Victor Hamilton

Procurer of rare books


Victor Hamilton
Lieutenant Commander (Retired), Royal Navy 1915 – 1919

Occupation: Rare books expert
Birthplace: New York, New York
Birthdate: December 19, 1894
Residence: Kingsport (West Side)

Victor was born the 4th son to Prof. James Alfred Hamilton, a world-renowned scholar of ancient literature, and his wife Margaret Dailey. The prominent Hamiltons of New York City, are descended from the illustrious colonial financier Alexander Hamilton.

As a child, Victor and his family often traveled with Prof. Hamilton on fellowship research trips around the Europe, North Africa, and the Near East. With his father absorbed by his studies, Victor was often neglected and his curiosity and independent spirit often got him into trouble both in Manhattan and during their trips abroad. More than once he was chastised by his parents for choosing his friends poorly and wasting his youth on disreputable pursuits.
Despite mediocre grades, Victor’s raw intellect and father’s extensive academic connections earned him a place reading classical literature at Cambridge (Gonville & Caius). He excelled not only in Latin and Arabic, but he also took a blue (varsity letter) in fencing (epee).

It was at Cambridge that Victor also succumbed to his addiction . . . Victor loved to steal books. Now as a child, Victor had nicked things from local shops and friends’ parents’ houses. There was something thrilling about it. However, it was at Cambridge where this larcenous tendency really became refined. He learned that there was nothing he enjoyed more than stealing precious books.

During his years in Cambridge perhaps a half-dozen volumes disappeared from college and faculty libraries. The wealthy Glaswegian, Dr. Ian Clarke was guiding Victor’s research into source writings for One Thousand and One Nights, and noticed that several prized pages of Arabic manuscript were missing from his home. Clarke confronted Victor, but surprisingly was more proud than betrayed when he confessed his misdeed. Clarke went on to explain that scholars uncover, appropriate and disseminate knowledge and that throughout human history stolen books have helped transplant powerful new (and often lost classical) ideas across cultures. Clarke described how he had raided ancient libraries in his youth and how he still employs agents to do so.

Victor Hamilton had heard his calling.

Enthralled by Prof. Clarke’s stories, he was introduced to the Welshman Major Victor Hughes of the Royal Marines. Major Hughes was assigned to the HMS Hermes, a cruiser stationed in Gibraltar that operated in the Mediterranean. Major Hughes described his role in a ring of internal fine arts thieves and recruited Hamilton to join him. Lieutenant Hamilton accepted his Royal Navy commission within weeks of graduation from Cambridge, disappointing his father greatly. He had had high hopes that Victor would follow in his academic footsteps.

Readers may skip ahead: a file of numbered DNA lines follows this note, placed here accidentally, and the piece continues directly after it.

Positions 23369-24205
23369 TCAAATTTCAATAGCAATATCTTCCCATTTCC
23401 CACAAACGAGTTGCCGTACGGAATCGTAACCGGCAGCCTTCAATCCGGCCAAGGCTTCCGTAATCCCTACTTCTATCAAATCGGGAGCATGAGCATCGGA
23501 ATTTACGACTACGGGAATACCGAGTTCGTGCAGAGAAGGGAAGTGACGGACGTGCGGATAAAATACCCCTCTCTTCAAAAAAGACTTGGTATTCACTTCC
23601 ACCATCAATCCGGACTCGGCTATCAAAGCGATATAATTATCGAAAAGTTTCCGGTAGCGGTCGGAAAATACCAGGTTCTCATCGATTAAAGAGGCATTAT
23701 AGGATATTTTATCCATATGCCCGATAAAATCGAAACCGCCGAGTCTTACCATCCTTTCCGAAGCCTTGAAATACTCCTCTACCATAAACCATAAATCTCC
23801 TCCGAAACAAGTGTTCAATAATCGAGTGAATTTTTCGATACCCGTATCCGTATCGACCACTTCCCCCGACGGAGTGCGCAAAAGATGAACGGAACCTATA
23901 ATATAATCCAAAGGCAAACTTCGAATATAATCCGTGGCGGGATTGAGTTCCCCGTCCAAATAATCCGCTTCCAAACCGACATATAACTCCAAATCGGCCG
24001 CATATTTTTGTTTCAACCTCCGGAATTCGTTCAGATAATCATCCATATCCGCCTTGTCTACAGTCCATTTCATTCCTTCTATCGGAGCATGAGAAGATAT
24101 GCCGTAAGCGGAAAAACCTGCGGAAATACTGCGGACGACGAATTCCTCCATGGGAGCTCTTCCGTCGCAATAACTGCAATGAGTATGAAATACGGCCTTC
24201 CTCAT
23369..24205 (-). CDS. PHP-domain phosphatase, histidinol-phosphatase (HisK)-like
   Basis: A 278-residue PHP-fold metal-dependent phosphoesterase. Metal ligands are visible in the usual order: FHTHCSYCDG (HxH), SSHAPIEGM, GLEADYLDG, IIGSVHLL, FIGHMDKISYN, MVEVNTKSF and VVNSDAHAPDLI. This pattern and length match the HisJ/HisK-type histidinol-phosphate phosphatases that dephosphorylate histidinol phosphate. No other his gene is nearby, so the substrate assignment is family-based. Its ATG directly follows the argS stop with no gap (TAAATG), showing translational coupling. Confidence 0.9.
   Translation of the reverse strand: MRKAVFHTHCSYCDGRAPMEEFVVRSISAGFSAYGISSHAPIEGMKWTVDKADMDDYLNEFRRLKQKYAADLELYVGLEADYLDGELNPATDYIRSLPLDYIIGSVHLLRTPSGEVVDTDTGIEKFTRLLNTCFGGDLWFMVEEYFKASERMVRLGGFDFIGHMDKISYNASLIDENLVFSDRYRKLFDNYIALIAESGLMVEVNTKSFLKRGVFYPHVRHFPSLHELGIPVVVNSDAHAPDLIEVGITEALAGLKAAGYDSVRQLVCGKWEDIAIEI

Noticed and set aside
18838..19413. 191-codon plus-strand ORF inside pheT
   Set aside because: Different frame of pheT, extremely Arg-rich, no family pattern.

Aboard the HMS Hermes and during stops all across the Cote D’Azur, North Africa, the Balkans, Turkey and Levantine , Hughes taught Hamilton the art of stealth and burglary. He taught him how to silently enter a house, where the wealthy tended to keep their valuables, and how to instantly appraise value of potential booty. Hamilton’s own knowledge of rare books, which he’d been developing since his child and during his university studies, helped the team immensely. Hughes had friends in every port who could help him move merchandise.

When the Great War broke out, it did little to curtail the activities of Hughes and Hamilton. Truth be told, other than horrors of Gallipoli and the Dardanelles, the only real armed hostility either faced was from angry victims and pursuing watchmen. In fact, the chaos of war provided a magnificent cover for their looting and cat burglary. As Hughes and Hamilton often joked over brandy, “The spoils of war belong to the Victors”.

This very profitable partnership came to an abrupt end in Damascus, where Hughes and Hamilton had traveled by train to steal a priceless Arabic Plautus translation. While in the home of the mark, an Ottoman prince, Hughes was instantly shot and killed. Hamilton barely made his escape and feigned ignorance when Hughes did not report aboard the next morning.

Several months later, Victor resigned his commission, shared the sad news of Major Hughes’s fate with Prof. Clarke, and then returned home to the States. Back in wealthy New York, he took note of the burgeoning collections that industrialists like the Morgans, the Rockefellers, the Vanderbilts, and others were amassing. There was something of an arms race with all these families hoping to outdo each other. Victor decided to settle in the sleepy seaside resort town of Kingsport, Massachusetts just outside the university town of Arkham.

From this safe and quiet harbor, he operates as an appraiser and “purchasing” agent for rare books. His clientele call from all along the Eastern seaboard and even the Continent. Those seeking difficult to find works and willing to pay considerable expense know Victor Hamilton as a trusted man who can locate and procure these books . Victor benefits greatly from the world-class library at Miskatonic University and the amazingly knowledgeable staff there. These days, he is sometimes hired by insurers in Hartford, New York, and London to appraise valuable book collections for insurance purposes and has even helped locate stolen books and return them to their rightful owners (for generous rewards). In order to facilitate his work in this regard, he has obtained a Private Investigator’s license.

Victor Hamilton

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